M: Yeah. Last year (2013) I got hurt, and I really wanted to avoid injury this season, but then I got hurt again…

— Your rehab was quite lengthy. What goes through your mind as you’re getting back into game shape?

M: I got a little depressed at first, but I know that doesn’t help any, so I just got to work, training hard. I wanted to show the team a completely different me when I came back. As I trained, trainers, coaches and others kept encouraging me to do my best. It felt good to retire the side in my first game back.

— The crowd really made a lot of noise for you when your name was called at that game (Sept.19 at Koshien). Did you notice that?

M: Yeah, I heard them. I was so happy to hear them cheering for me. It pushed me to work even harder.

— You were able to make some appearances during the Climax Series and Nippon Series. How did you feel about that?

M: In a short series everything gets amplified, but pitching is still pitching so I tried not to think about it too hard.

— Umeno, you were only able to make one playoff appearance. I’m sure you feel a little choked about that, but was the experience important to you?

U: It was huge. Of course I was bummed but getting to the Nippon Series in my rookie season and playing a little was a good experience. It was a special atmosphere.

— What would you say you got out of this season?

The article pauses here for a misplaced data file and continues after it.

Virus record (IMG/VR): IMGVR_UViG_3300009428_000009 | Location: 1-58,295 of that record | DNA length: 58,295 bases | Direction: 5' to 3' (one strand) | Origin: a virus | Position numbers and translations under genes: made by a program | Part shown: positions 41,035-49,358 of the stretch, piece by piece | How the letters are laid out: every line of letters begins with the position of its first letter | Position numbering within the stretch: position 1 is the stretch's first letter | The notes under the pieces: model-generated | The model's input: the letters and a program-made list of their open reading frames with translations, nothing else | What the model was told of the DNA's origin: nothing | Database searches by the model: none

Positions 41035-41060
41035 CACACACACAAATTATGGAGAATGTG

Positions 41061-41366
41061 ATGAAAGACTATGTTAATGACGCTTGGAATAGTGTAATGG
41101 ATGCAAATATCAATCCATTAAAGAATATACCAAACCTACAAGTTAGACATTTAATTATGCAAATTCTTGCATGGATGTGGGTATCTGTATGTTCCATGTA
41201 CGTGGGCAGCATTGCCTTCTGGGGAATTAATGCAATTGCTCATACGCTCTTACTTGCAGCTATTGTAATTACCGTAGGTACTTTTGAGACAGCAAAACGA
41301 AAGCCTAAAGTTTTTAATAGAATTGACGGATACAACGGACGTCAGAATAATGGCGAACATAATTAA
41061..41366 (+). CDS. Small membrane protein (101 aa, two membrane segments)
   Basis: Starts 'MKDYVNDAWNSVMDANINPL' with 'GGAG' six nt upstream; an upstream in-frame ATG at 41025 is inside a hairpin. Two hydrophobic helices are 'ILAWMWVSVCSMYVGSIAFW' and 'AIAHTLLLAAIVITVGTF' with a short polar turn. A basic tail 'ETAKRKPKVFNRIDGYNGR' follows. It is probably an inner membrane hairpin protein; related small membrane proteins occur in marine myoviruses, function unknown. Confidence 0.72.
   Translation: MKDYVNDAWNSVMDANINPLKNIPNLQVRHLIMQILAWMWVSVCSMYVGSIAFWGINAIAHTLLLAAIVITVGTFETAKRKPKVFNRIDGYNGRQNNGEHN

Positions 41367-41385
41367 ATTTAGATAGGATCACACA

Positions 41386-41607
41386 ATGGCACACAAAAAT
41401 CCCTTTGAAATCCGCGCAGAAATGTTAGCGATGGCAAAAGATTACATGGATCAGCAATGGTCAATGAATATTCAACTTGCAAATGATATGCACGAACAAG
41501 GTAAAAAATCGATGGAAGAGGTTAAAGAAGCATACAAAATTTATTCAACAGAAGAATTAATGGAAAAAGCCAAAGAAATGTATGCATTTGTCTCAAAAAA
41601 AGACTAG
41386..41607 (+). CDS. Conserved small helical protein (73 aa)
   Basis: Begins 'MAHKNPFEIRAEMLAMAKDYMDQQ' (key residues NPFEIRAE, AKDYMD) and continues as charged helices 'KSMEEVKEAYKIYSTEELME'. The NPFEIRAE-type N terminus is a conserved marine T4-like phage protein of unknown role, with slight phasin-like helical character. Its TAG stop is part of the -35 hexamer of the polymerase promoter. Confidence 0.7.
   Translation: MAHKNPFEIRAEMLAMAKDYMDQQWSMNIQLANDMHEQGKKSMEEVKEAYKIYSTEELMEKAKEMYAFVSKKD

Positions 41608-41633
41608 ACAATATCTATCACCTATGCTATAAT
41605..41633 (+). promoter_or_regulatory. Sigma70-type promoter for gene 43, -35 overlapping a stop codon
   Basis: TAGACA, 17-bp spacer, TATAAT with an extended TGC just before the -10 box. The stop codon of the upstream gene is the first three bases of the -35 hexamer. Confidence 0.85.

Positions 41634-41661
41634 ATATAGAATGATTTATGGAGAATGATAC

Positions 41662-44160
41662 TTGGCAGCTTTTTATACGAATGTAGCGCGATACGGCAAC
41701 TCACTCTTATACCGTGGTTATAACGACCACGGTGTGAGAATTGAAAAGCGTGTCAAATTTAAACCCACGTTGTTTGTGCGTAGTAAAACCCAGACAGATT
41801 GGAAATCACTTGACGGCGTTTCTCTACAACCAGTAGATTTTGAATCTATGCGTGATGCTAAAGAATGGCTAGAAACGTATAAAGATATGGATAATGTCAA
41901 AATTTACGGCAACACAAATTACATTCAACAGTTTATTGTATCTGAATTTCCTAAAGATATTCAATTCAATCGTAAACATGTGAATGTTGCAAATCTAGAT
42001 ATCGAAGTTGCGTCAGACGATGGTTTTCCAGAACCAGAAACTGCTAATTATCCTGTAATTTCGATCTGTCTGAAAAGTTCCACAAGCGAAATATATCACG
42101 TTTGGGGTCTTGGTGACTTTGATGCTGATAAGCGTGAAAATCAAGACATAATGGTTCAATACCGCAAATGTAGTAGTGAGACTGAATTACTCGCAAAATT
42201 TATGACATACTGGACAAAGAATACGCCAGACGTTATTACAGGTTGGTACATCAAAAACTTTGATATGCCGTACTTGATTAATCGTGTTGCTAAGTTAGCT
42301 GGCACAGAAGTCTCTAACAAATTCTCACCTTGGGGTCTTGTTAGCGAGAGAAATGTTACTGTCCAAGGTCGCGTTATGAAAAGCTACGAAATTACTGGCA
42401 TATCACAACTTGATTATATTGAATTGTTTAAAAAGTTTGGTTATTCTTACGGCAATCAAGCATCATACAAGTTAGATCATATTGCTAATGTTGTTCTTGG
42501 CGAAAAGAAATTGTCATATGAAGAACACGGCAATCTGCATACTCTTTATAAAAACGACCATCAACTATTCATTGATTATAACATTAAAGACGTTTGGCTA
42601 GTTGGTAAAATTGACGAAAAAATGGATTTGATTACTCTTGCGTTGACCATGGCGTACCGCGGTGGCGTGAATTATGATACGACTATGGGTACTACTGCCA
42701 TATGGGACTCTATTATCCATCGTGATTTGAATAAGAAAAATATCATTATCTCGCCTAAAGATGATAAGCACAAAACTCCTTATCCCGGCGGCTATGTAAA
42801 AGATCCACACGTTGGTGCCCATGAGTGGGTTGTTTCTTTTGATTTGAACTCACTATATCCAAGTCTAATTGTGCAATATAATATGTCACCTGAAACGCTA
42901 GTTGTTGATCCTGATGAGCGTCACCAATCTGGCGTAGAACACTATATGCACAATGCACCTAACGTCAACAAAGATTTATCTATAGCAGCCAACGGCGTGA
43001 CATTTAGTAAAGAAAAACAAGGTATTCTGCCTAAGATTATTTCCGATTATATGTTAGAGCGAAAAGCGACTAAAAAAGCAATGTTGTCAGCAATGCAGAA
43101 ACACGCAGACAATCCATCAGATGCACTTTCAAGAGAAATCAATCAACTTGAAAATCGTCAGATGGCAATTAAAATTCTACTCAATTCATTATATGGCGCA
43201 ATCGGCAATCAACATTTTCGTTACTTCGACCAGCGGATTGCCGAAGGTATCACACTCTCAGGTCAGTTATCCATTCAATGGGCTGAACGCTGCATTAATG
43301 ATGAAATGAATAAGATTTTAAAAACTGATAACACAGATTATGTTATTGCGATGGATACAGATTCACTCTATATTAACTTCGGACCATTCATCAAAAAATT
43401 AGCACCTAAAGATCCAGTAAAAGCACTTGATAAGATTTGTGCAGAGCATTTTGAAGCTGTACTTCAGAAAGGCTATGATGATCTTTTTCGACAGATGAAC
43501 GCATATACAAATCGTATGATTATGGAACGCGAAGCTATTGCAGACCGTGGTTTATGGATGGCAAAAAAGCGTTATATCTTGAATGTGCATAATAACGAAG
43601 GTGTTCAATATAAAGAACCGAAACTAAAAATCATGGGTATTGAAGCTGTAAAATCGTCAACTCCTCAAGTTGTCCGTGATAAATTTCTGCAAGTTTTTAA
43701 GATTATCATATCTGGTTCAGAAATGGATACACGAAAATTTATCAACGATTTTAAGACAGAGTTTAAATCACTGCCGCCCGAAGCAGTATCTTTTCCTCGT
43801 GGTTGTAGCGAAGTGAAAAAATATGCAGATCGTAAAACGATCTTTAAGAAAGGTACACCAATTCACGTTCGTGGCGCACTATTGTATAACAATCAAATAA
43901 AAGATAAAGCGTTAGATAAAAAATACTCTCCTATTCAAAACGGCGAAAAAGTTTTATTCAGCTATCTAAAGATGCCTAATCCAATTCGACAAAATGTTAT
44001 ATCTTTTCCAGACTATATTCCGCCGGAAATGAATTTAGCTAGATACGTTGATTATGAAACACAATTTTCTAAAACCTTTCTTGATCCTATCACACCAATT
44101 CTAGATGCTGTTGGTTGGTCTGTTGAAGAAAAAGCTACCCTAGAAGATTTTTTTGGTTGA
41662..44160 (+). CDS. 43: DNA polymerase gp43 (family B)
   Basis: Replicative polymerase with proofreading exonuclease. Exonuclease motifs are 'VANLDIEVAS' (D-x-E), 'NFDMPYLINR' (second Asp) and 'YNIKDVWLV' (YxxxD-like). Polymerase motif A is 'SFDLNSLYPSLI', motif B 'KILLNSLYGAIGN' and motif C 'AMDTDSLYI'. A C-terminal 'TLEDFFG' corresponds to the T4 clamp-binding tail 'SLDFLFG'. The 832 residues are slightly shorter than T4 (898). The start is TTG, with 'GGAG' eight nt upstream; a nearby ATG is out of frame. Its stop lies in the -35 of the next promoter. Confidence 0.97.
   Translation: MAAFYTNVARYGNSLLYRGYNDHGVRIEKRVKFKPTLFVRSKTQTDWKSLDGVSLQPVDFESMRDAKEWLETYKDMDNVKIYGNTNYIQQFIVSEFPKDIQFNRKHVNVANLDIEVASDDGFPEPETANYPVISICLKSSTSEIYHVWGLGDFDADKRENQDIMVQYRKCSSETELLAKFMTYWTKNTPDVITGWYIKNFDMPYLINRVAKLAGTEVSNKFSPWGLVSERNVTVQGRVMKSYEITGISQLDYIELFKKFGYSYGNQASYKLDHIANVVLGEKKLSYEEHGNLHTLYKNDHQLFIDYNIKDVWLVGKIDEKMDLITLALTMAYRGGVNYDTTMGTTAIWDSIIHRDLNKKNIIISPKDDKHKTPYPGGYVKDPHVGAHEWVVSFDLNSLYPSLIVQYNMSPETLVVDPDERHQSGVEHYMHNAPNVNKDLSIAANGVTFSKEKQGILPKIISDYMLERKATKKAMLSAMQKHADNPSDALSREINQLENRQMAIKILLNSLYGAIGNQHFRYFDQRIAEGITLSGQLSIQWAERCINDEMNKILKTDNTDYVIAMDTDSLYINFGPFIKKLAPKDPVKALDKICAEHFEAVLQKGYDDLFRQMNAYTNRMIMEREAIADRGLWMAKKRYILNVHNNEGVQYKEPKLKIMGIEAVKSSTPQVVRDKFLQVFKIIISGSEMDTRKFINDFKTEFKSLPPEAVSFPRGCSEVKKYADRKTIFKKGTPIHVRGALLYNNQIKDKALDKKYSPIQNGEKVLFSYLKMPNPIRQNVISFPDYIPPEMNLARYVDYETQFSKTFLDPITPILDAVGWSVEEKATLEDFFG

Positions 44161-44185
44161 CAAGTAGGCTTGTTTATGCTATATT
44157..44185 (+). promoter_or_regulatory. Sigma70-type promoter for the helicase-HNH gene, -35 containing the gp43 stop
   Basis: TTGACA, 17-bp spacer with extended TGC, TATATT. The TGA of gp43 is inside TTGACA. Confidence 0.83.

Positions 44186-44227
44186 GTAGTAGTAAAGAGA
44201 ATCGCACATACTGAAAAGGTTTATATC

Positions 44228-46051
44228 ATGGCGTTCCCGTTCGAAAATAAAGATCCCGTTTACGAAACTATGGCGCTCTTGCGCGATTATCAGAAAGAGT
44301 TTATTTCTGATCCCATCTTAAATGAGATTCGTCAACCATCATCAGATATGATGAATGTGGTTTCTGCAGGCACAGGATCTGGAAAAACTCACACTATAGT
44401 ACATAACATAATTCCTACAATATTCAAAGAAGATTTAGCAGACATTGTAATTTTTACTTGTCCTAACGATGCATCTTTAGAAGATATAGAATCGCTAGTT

U: The fact that I finished the season with zero passed balls to my name. I practiced one-hoppers with Coach Yamada before games all season. I was also able to learn what data is important to keep in mind throughout the entire season.

M: I was told by Coach Nakanishi and (Shinobu) Fukuhara things like, with a one-run lead, “It’s OK to give up a walk in this case,” or with a three-run lead, “Throw strikes and avoid walking the guy” – changing my strategy based on the score. I only made 6 appearances this season but I played in some close games, so I was able to think about those things as I threw. I’m not sure if I was able to pull it off, but it gives me something to build on for next season.

— What kind of training are you planning on doing to prepare for camp this February?

U: Mainly lifting weights. Getting bigger and tighter. At the same time, I want to see how flexible I can get, because I’m pretty stiff. With all the movement I will have to do during the season, I want to make myself flexible now so that it is easier to maintain during the year. Flexibility is key.

M: I first and foremost just don’t want to get injured. I’m going to lift weights and build up my strength.

— Lots of people are joining the fan club. Tell the people your goals for the upcoming season.

U: I can’t say too much about what’s ahead but I want to focus on the games before us, not the numbers. I want to be in the opening game. I played 92 games last year and started 60, but I want to be in games right until the end of the season this time. I want to improve my numbers, of course, but not just for the sake of doing so. I want to do better with the pitchers and show the team who I can really be.

M: First, I won’t get hurt this coming year! Sounds simple but I really want to make this happen. I’ve blown it two years in a row so this year I want to be on the big team all season. I want to be used in a lot of crucial situations and close games, and of course win the pennant and Nippon Series.